We will also be reminding Congress that markets play a critical role in the future of our industry. Although woody biomass utilization continues to be plagued with both real and artificial hurdles, it will be a pathway for creating new domestic and export markets for our products.
Reauthorization of the Farm Bill is up for discussion in 2012, and we want to make certain that there are no artificial barriers placed in the way of woody biomass utilization. Our goal in the 2012 Farm Bill will be to ensure that the definition of renewable biomass continues to be broad based and that all fiber sourced from all forest ownerships, both private and public, will be included.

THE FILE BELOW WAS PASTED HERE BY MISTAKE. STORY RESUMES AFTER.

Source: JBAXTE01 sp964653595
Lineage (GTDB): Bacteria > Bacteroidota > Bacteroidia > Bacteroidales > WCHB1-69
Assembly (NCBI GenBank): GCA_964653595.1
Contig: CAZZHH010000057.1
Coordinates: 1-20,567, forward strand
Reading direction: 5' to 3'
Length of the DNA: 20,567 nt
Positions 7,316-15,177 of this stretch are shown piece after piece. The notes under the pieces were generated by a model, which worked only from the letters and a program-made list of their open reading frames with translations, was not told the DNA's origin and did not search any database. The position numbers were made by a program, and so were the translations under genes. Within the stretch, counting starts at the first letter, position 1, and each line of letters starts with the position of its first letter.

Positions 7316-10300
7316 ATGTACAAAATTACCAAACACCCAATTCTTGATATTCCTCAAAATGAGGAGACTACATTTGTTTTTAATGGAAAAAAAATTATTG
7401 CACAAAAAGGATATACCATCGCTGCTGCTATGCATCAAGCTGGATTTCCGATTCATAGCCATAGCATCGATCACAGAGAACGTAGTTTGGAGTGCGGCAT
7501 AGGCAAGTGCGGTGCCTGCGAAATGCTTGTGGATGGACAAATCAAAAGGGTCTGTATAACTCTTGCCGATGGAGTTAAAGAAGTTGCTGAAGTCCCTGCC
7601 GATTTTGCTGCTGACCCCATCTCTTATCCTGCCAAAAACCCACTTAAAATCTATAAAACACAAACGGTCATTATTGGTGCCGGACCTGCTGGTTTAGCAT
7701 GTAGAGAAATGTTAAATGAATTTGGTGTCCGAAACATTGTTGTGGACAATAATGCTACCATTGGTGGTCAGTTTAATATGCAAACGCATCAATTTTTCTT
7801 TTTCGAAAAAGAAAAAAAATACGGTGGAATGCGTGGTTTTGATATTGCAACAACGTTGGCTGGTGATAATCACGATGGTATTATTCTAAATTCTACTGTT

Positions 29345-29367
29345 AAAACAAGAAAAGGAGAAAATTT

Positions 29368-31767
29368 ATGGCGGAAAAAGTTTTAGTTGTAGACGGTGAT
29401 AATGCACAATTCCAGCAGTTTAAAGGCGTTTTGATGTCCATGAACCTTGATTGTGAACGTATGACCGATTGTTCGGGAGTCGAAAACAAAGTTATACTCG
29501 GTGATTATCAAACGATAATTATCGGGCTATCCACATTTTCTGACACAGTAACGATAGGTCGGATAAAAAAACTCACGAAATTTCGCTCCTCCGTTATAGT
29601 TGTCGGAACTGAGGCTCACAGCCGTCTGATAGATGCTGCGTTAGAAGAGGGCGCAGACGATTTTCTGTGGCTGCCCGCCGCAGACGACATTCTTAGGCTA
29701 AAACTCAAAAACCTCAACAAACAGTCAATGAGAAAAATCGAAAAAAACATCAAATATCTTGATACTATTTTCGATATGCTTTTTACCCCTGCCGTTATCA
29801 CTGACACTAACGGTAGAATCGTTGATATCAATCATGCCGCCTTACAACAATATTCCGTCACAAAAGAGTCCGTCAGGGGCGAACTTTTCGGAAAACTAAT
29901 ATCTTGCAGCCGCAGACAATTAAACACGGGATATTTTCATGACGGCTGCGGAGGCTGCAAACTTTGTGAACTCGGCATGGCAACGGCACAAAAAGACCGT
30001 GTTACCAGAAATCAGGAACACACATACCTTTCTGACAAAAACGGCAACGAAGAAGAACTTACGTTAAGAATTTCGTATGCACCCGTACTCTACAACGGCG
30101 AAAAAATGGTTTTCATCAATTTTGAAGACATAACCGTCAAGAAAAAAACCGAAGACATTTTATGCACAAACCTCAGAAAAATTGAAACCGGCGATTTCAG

There will be other issues brought to the table by ALC representatives in Washington, DC this year, some focused on individual state issues and others on federal policy that either restricts or enhances the industry. Whatever the issue is, you can bet that the overall focus of the American Loggers Council will be to promote those issues that will help to create jobs, provide regulatory burden relief, and inform members of Congress on the importance of the timber harvesting industry to the nation’s economy.
Our hope is that as you learn more about these issues, then you also will become involved with the many volunteers out there working on your behalf through state, regional and national timber harvesting organizations to support the industry. While our visits to Washington are important, your voice on the issues is critical to our success.
The American Loggers Council is a non-profit 501(c)(6) corporation representing professional timber harvesters in 30 states across the US. For more information, visit their web site at www.americanloggers.org or contact their office at 409-625-0206.